Monday, July 16, 2007

The Garden, Part Two

As I thought would happen, Lois looked at the blog and said, "You were right. You got all the wrong pictures!" I gather I used more annuals than perennials, even though the garden has more perennials than annuals. And I showed too many close-ups so that one cannot grasp the shape of anything, let alone a flower bed. And so on.

She is right. I don't know a pansy from a daffodil. I have learned to recognize autumn joy, but they aren't flowering yet. It's not Autumn! Anyway, the pictures that follow are her selection, and they confirm me in my belief that I am incredibly fortunate to live in the midst of such beauty.













A problem with these pictures is that I don't feel like following the necessary steps for a more attractive format. So I place them here, stacked one on the other like a card house. They need more commentary, so that you can see the fire pit at the back of the yard, or discern where Lois' flowerbed blends into Mary's (our neighbour's, who planned her flowerbed to extend from ours), or see where the local park flows from our yard outwards. But enough. It's summer, and time for gardens.

6 comments:

KGMom said...

Tell Lois I liked seeing them ALL--perennials and annuals. After all, God made BOTH kinds--or all kinds as there are biennials too.
I think you just are drawn to petunias--that's mostly what you pictured as annuals. That's OK--those are one of Carlin's favorite.
I like perennials, but haven't done as much research as Lois, so I don't have the all the time blooming in sequence that she must have. So I stick more with annuals.
Thanks for sharing.
I do like that snow shot in the first post!

Climenheise said...

Well, I don't know petunias from aspidistras, either. Lois is out in the garden now, almost 9 pm! Moving things around, which she tells me one should not do this late in the year. But the work is a kind of therapy, I gather.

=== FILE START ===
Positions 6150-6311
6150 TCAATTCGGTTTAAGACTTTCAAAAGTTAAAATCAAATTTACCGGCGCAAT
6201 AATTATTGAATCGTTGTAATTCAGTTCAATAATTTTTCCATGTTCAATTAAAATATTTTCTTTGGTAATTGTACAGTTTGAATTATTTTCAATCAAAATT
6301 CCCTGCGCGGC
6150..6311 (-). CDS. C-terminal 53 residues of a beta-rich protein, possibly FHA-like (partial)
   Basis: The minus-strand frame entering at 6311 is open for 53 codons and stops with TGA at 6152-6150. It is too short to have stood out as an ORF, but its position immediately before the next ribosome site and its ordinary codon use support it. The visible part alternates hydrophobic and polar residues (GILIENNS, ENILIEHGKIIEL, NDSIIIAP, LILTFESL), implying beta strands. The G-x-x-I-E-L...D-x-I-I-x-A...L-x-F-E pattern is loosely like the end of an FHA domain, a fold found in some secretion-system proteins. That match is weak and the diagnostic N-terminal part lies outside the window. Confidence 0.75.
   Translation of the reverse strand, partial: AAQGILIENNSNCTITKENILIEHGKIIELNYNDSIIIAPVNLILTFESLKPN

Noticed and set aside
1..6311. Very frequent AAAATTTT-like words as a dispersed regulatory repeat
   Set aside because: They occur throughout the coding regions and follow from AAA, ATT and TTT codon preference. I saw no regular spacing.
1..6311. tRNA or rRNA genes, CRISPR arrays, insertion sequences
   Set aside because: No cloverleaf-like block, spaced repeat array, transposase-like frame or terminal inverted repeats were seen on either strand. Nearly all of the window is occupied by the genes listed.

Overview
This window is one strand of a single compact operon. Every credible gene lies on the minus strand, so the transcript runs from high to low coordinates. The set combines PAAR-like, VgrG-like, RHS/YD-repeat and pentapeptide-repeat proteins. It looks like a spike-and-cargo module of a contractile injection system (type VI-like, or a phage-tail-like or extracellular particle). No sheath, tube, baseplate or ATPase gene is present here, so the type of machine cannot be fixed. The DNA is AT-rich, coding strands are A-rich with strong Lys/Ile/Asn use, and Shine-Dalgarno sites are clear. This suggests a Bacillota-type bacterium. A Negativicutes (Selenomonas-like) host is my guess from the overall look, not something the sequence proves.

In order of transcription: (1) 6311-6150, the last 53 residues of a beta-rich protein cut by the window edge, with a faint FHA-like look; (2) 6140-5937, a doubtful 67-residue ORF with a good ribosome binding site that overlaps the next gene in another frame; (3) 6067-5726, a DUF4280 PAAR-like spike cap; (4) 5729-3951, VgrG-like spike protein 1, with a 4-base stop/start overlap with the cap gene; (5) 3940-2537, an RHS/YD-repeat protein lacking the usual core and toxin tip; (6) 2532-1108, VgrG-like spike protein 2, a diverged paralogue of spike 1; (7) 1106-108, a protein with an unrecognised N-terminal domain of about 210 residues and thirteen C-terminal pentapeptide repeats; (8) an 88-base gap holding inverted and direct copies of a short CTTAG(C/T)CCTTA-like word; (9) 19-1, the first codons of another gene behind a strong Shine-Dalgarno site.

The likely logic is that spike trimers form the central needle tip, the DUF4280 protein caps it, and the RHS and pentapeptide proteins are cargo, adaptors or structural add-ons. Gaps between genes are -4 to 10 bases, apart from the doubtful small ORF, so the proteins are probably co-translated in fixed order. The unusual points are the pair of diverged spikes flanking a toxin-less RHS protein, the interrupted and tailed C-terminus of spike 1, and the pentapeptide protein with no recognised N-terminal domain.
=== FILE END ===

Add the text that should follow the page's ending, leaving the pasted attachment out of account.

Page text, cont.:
The snow shot is of Winnipeg, when we arrived back from sabbatical Dec 31, 2003. South Africa was at midsummer. London and Paris were nominally in winter, but still with green grass. Toronto was cooler, but still green. Then came Winnipeg. We saw the snow from the air and knew we were home!

KGMom said...

You almost tempt me to want to move to Winnipeg--all the snow. I do love snow.
And I love gardens.
Do tell Lois how impressed I am with her garden. And, I understand completely, how therapeutic it is.
Carlin started our tradition of buying our summer season's flowers for me for Mother's Day, then he gets to enjoy them all summer!

Denise said...

Please tell Lois that her garden is absolutely beautiful!! I wish that she and Donna could come and give me advice on what I need to do here to have such beautiful gardens.

Photo Buffet said...

I am name-challenged when it comes to plants, also, which is a shame, considering my dad spent 30+ years as a farm advisor. In college, he had to memorize the botanical families & names of thousands of plants. He would smile at my garden if he could see it - a tangle of this and that, whatever suited my fancy. But I love it, and every time I water or weed, I think of him and miss him.

Your flower photos are beautiful - my kind of garden! (And by the way, my mother grew up in the Church of the Brethren in Washington state. Her roots go back to Old-Order Mennonite, who escaped Europe in the 1700s during religious persectution.)

Climenheise said...

Thanks for the comment, Photo. Our roots also go back on the Swiss Mennonite side, but now we live among Russian Mennonites -- Penners and Klaasens and Giesbrechts and such. Which we have come to enjoy, along with the cold Manitoba winters that make summer even more joy filled.